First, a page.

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Trump, why analysts have missed all the predictions

Donald Trump, Trump, election USA, election USA, a year after

Donald Trump, Trump, election USA, election USA, a year after"The only function of economic forecasting is to make astrology look respectable". The notorious phrase pronounced several years ago by an often irreverent economist such as John Kenneth Galbraith received yet another confirmation from the financial market reaction to the unexpected election of Donald Trump to the US presidency.

At exactly one year apart from that vote, most of the forecasts (generally naughty, at least those regarding risky activities) that accompanied the hypothesis of the ascent to the White House of the US billionaire, they are far from making true.

 

Wall Street at fast pace 

Not only shares at Wall Street have gained 20% since then, they are at historic highs and challenge the never-well-coded laws of the severity of financial markets, but also in various fields different from the stock market and in the other areas of the globe, things do not look like have gone exactly as it was expected (or feared): there was no depreciation of the dollar that somebody indicated, nor the swirling rise in bond yields.

 

The lack of protection of gold, Yen and Swiss Franc 

Emerging Markets markets have not ended up adrift as they thought because of the threat of resorting to protectionist policies, as the fragile European recovery has not been questioned by a (and fortunately never happened) contraction of trade with the United States.

On the contrary, those who have been persuaded to buy classic assets to find shelter from the storm have now with a handful of flies in hand, if they chose gold, or even have to lick their wounds if they preferred Yen or Swiss Franc.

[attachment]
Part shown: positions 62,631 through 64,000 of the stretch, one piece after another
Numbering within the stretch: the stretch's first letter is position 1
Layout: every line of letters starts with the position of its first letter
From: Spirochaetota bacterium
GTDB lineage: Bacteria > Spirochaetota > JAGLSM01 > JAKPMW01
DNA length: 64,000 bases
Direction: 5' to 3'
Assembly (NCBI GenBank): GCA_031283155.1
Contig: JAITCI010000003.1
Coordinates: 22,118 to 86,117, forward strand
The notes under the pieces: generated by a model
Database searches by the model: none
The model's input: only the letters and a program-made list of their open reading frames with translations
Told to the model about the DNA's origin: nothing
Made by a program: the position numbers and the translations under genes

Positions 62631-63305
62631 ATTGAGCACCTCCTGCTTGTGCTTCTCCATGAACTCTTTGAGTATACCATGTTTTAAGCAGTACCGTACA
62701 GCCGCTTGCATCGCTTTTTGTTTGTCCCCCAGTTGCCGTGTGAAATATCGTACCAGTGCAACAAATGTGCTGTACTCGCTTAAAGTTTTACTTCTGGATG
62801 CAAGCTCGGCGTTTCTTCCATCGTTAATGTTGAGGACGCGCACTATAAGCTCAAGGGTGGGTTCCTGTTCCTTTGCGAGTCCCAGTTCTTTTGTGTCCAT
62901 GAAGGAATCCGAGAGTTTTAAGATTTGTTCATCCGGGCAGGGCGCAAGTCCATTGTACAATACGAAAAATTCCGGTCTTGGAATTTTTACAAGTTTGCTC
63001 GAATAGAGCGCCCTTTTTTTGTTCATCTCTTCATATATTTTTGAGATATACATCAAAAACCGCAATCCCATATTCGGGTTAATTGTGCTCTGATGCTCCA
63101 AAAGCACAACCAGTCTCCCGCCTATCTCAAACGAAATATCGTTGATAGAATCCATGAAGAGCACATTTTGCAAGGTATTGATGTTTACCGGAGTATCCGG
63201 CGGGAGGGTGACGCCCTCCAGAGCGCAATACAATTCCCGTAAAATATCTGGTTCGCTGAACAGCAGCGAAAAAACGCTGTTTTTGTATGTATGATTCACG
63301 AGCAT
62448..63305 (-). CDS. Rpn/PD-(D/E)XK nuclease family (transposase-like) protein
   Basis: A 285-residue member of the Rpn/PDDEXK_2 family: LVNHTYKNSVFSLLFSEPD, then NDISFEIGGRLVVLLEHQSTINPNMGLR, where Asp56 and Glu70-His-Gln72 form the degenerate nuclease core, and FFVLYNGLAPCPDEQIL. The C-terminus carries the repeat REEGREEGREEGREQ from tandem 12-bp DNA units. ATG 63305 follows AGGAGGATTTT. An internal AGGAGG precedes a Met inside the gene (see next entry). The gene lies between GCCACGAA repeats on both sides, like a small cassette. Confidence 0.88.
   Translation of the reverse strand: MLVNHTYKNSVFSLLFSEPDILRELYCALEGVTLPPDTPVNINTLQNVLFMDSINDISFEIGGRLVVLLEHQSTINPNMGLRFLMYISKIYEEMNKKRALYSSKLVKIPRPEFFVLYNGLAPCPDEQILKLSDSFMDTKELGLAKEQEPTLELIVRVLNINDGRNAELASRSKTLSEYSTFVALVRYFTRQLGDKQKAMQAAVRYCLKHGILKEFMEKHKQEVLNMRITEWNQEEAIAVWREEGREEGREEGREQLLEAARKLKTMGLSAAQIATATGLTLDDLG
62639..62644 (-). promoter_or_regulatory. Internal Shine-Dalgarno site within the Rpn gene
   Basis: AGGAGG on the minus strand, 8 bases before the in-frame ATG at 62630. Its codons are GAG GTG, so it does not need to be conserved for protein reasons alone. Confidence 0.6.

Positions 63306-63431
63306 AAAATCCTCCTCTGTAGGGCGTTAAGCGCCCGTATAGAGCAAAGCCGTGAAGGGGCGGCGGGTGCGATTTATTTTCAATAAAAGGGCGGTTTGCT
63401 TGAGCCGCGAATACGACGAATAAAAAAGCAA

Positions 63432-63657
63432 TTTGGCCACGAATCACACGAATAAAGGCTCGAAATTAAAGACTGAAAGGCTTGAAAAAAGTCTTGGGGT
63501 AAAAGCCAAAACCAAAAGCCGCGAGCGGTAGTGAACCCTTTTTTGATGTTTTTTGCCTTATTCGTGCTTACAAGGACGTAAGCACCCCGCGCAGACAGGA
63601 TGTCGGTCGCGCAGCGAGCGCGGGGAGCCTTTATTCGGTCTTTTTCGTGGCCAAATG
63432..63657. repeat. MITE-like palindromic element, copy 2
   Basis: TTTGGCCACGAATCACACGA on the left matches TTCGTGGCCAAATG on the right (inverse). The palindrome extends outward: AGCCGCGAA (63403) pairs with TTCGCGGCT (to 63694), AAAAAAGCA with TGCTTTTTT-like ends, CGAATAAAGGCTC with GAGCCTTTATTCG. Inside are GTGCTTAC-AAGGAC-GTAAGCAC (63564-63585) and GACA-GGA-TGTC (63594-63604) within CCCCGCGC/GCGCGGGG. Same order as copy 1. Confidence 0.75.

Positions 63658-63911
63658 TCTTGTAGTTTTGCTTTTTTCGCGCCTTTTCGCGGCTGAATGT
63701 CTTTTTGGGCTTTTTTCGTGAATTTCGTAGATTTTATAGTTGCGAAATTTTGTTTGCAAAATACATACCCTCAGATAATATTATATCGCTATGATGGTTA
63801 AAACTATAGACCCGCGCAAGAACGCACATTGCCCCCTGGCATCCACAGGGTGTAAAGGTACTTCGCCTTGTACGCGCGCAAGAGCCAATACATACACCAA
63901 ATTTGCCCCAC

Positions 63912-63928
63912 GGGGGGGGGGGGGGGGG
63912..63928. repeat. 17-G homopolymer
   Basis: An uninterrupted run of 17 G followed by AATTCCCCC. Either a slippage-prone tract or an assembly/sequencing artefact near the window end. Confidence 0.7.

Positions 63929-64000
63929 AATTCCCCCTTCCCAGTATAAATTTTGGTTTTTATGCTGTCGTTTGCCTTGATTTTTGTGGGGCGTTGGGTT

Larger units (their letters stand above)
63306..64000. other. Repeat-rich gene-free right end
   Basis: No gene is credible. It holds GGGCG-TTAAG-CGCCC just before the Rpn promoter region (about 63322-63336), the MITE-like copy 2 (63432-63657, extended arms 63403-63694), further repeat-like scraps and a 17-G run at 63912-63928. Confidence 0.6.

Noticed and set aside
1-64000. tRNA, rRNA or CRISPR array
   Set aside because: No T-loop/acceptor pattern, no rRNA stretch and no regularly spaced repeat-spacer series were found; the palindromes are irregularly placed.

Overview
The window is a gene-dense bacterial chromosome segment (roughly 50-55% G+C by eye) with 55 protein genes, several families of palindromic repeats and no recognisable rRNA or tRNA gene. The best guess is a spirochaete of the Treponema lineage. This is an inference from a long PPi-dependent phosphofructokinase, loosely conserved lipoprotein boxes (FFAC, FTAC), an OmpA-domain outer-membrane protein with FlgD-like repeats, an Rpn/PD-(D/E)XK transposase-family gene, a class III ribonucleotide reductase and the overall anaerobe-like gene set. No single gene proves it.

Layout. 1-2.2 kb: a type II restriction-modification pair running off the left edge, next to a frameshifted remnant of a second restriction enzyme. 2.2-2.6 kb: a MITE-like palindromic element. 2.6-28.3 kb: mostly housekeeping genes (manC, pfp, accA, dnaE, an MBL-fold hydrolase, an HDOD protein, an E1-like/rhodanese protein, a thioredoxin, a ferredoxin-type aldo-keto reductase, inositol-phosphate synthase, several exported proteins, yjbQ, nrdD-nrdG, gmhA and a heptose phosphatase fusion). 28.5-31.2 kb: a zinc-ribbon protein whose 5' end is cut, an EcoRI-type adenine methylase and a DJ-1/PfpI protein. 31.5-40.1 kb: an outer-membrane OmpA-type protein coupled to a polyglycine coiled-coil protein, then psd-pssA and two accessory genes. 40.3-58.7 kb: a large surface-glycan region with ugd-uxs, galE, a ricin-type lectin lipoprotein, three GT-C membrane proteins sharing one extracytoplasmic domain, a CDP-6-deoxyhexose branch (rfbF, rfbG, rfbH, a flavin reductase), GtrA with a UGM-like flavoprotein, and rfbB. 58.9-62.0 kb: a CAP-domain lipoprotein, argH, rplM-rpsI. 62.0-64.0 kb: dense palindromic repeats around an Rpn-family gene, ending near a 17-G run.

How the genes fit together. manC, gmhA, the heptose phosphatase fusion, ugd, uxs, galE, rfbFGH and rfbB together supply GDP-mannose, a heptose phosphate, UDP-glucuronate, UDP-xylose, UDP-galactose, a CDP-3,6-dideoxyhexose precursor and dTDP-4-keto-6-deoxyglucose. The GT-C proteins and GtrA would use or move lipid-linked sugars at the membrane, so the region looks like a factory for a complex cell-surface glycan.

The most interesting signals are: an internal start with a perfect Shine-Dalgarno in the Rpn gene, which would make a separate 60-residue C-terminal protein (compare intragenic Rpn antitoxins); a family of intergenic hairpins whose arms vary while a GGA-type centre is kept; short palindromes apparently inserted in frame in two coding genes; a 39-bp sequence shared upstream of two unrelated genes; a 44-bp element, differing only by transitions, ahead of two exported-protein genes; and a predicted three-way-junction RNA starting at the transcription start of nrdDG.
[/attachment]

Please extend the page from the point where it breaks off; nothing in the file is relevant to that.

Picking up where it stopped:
Bets won (or almost) 

Of course, denigrating the predictive capabilities of economists and analysts would be ingenious and probably unjust. Because ex-post they are all good at judging, and also because some prophecy has come true. Looking at the US stock market, for example, the securities of the companies involved in the design and construction of infrastructure and those related to the defence sector have in fact enjoyed great health.

But in the same way (if not more), the securities of banks where Trump had repeatedly pointed the accusing finger during the electoral campaign, and even the pharmaceutical companies on which should have hit the axe of the abolition of the Obamacare.

 

Beyond the missed promises 

Here, however, those who want to take on the defence of strategists could easily play a convincing card, because little of everything that "The Donald" had promised voters was actually transformed into reality, and the Health Reform that continues to come up against a brick wall in Parliament could be referred to as a good testimony in a hypothetical process to the detriment of economists.

However, it remains clear that, as well as four months before the US presidential election with the Brexit referendum, the great gurus of business banks have been unable to interpret moods and market reactions in the face of the less predictable event.

Few, in the end, thought that it could go through a few hours from the darkest despondency to that kind of strange euphoria that pervaded investors in the weeks immediately after the election, who made flank to the market the specially coined neologism of the "Trump Trade".

And always rare were those who, at the top of infatuation (during which, for example, they bet about a euro-dollar parity) suspected that investors might become doubtful about the ability to actually translate the promises into actions of the new tenant of the White House (such as, for example, the construction of the wall between the United States and Mexico).

 

Chessboard and pieces 

At 12 months from November 8, 2016, markets seem living that phase described by many as "irrational exuberance," on the brick of economic growth that global travels to the highest levels since 2011 (but in the United States has now reached a mature phase) and central banks that are starting to gradually reduce those provisions of liquidity which in turn have raised the valuation of financial assets.

In such a scenario, Trump seems to be just a simple chess piece, probably not even the most important of the chessboard, and for this reason, investors can afford to relegate his own choices in the background, thus contributing to hinder the prediction capabilities of many economists.

 

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